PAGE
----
Skip to main content

The Converted Toolkit

A curated and expanding collection of content to support the lessons in the book, community of practitioners to engage with on your journey and a developing set of tools to do much of the heavy-lifting for you.

New insights to take your business further.

Use negations to improve brand engagement

There is a science behind why American Express says “Don’t leave home without it” instead of “Always take it with you.” If you’re trying to improve engagement with your audiences telling them what NOT to do (“Don’t miss this sale!”) leads to stronger engagement than what to do (“Check out this sale!”).

Research found this positioning led to increased social media engagement, word-of-mouth influence and brand perception yet less than 15% of brands use them in their content today.

What you need to know:

  • Negations indicate what not to do (“Don’t miss this opportunity”), what is not the case (“Nobody beats our prices”), or what is not possible (“Our prices could not be lower.”).
  • These are alternatives to traditional messages of telling consumers what to do (“Take advantage of this offer”), what is the case (“our prices beat the competition”) or what is possible (“Our prices are the lowest possible.”)


Full article here:

Pezzuti, T., & Leonhardt, J. (2022). What’s not to like? Negations in brand messages increase consumer engagement. Journal of the Academy of Marketing Science, OnlineFirst, 1-20.

Frame donations as gifts to improve engagement

When fundraising, researchers found that promoting giving as a “gift” rather than a “donation” lead to very different results: audiences had both greater intentions to give to the organization and contributed higher amounts when they did. It’s one of those low cost, low risk strategies that everyone could implement.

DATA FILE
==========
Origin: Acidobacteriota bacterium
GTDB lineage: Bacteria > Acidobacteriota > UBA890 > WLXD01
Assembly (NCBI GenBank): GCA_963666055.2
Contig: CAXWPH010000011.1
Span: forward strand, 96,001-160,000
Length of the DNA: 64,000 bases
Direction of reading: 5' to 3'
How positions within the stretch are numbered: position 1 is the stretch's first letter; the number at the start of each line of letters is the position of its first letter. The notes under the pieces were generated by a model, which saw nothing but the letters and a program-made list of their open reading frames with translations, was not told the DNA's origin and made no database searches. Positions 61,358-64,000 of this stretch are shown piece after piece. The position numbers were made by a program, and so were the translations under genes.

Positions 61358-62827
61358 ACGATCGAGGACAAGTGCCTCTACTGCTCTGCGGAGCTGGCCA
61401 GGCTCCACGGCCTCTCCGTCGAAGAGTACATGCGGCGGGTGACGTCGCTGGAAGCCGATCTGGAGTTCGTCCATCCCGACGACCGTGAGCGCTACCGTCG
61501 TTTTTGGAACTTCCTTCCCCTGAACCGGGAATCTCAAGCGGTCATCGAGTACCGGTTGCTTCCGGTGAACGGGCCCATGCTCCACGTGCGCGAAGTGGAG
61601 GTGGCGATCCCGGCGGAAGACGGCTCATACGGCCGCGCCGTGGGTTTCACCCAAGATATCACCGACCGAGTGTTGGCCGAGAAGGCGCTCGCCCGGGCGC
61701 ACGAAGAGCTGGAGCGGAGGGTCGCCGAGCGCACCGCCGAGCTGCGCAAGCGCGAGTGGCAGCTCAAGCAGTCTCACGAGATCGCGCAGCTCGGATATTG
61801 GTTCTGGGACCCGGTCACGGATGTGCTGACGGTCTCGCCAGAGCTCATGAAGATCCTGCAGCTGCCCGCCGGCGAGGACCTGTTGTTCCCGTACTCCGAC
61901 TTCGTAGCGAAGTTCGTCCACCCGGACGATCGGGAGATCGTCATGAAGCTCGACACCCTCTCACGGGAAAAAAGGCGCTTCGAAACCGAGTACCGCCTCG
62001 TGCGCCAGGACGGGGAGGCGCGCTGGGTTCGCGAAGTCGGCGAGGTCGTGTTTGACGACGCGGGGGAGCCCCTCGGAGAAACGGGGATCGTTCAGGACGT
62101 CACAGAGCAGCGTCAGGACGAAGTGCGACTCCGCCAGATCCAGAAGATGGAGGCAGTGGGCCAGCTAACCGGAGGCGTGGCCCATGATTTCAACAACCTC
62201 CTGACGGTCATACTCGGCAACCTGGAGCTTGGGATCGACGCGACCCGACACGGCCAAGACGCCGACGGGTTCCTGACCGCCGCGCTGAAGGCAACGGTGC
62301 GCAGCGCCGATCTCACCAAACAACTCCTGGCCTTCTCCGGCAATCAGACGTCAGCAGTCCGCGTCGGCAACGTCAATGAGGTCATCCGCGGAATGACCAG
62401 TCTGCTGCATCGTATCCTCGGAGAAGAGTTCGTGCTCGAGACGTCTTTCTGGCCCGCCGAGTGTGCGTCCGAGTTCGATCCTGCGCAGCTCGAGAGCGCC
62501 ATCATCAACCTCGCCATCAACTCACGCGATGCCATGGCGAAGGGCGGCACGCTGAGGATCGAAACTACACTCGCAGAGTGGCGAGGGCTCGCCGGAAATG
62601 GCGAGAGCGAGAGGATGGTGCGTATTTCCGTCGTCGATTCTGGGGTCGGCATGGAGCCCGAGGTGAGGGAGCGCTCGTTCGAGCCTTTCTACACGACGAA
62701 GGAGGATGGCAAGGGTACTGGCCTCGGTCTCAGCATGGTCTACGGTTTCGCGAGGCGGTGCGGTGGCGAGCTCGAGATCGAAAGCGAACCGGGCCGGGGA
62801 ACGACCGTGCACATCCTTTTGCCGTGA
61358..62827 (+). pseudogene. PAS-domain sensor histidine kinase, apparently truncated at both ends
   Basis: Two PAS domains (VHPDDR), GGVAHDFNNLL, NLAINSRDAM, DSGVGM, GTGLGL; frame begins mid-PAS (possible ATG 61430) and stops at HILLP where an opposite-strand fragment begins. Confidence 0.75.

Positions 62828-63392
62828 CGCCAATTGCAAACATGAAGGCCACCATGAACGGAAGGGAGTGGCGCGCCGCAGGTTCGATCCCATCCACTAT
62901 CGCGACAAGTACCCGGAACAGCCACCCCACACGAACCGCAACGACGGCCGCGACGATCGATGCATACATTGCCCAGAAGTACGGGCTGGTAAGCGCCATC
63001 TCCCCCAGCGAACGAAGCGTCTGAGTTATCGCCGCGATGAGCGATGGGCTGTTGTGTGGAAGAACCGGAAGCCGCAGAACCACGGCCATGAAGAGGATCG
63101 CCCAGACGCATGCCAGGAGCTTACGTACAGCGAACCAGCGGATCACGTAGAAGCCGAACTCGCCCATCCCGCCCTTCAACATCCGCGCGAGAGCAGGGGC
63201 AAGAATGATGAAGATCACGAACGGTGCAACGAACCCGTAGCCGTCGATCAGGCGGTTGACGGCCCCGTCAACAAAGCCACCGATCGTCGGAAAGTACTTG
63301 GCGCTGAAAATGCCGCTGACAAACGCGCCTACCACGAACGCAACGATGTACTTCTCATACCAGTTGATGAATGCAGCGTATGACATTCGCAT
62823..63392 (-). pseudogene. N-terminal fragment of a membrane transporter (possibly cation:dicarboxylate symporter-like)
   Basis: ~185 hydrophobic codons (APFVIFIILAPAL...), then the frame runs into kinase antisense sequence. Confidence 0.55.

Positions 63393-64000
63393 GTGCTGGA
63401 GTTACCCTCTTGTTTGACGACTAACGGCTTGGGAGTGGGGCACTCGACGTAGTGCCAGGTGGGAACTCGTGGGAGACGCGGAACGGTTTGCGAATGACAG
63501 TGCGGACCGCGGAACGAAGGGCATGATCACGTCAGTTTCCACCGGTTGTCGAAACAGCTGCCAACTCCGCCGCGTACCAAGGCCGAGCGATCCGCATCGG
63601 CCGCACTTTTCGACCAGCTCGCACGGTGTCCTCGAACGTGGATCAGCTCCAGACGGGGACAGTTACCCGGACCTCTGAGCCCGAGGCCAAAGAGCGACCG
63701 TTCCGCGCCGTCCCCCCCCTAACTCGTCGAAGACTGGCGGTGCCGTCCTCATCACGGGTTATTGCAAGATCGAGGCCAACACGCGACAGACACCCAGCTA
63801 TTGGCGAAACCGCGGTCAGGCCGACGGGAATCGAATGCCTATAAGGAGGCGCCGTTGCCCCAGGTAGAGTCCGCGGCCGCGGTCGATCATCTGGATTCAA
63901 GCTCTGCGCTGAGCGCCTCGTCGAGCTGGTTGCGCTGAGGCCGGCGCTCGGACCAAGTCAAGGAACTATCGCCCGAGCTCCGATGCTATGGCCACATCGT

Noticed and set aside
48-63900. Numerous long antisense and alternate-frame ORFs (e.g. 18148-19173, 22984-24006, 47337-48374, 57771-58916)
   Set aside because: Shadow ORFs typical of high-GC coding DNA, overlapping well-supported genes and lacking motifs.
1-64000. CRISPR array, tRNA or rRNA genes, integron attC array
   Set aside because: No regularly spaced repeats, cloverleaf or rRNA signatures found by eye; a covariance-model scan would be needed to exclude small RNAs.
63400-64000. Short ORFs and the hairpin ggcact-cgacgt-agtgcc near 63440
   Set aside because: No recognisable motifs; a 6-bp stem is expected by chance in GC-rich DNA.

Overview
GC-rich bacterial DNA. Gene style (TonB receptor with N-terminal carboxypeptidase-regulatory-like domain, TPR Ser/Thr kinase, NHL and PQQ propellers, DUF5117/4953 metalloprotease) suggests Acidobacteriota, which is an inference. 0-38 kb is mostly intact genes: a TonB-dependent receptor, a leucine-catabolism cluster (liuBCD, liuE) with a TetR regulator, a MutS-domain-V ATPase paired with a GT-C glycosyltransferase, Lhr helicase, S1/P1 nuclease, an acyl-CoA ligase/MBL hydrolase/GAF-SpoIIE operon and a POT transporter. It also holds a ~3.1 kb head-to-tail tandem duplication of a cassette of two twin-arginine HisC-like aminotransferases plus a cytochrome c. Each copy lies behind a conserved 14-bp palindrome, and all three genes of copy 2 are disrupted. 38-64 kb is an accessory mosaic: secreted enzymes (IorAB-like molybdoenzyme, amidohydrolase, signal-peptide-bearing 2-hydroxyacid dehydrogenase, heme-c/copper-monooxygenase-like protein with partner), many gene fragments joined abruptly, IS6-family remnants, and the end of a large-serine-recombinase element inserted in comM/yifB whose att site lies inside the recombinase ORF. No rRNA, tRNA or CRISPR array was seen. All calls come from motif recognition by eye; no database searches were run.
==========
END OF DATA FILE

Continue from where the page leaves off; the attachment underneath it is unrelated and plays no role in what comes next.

Things to also know:

  • Researchers also found that using both “donation” and “gift” simultaneously in the campaign weakened the effect. If you’re using gift, the recommendation is to avoid using donation-related words.
  • The effect was greatest when soliciting contributions from broad or distant beneficiaries, or from donors with a low need for status.


Here’s the full research article

Wang, P., Wang, Y., & Jiang, Y. (0001). EXPRESS: Gift or Donation? Increase the Effectiveness of Charitable Solicitation through Framing Charitable Giving as Gift. Journal of Marketing

Make sure you offer your customers coffee

Consumers who had a caffeinated beverage at the beginning of their shopping trip had: 1) higher impulsivity, 2) purchased a higher number of items, and 3) spent more money.

  • This helps to explain why many retail outlets have coffee bars and restaurants (Nordstrom, Target), while others offer complimentary samples to shoppers (e.g., Trader Joe’s).
  • A car dealership showroom concept implemented by Mercedes Benz in which coffee is served to customers also “noticeably increased sales” according to their marketing managers.
  • The findings of the research also suggest that the effects of caffeine on spending are stronger for high hedonic products.


Read the full research paper here:

Biswas D, Hartmann P, Eisend M, et al. EXPRESS: Caffeine’s Effects on Consumer Spending. Journal of Marketing. June 2022. doi:10.1177/00222429221109247

Understand how frequently your customers are paid